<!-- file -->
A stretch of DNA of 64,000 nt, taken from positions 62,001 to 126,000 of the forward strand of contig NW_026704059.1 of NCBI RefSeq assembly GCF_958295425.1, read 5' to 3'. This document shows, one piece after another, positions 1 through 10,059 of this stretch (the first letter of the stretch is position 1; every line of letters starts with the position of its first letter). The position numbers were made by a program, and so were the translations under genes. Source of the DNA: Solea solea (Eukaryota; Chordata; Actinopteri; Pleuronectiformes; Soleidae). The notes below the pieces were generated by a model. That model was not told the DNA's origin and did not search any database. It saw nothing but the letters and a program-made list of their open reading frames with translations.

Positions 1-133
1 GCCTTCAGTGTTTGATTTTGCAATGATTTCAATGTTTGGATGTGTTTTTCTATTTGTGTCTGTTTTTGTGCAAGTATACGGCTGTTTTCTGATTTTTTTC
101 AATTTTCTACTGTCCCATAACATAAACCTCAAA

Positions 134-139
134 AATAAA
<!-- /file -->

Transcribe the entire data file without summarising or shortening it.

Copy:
A stretch of DNA of 64,000 nt, taken from positions 62,001 to 126,000 of the forward strand of contig NW_026704059.1 of NCBI RefSeq assembly GCF_958295425.1, read 5' to 3'. This document shows, one piece after another, positions 1 through 10,059 of this stretch (the first letter of the stretch is position 1; every line of letters starts with the position of its first letter). The position numbers were made by a program, and so were the translations under genes. Source of the DNA: Solea solea (Eukaryota; Chordata; Actinopteri; Pleuronectiformes; Soleidae). The notes below the pieces were generated by a model. That model was not told the DNA's origin and did not search any database. It saw nothing but the letters and a program-made list of their open reading frames with translations.

Positions 1-133
1 GCCTTCAGTGTTTGATTTTGCAATGATTTCAATGTTTGGATGTGTTTTTCTATTTGTGTCTGTTTTTGTGCAAGTATACGGCTGTTTTCTGATTTTTTTC
101 AATTTTCTACTGTCCCATAACATAAACCTCAAA

Positions 134-139
134 AATAAA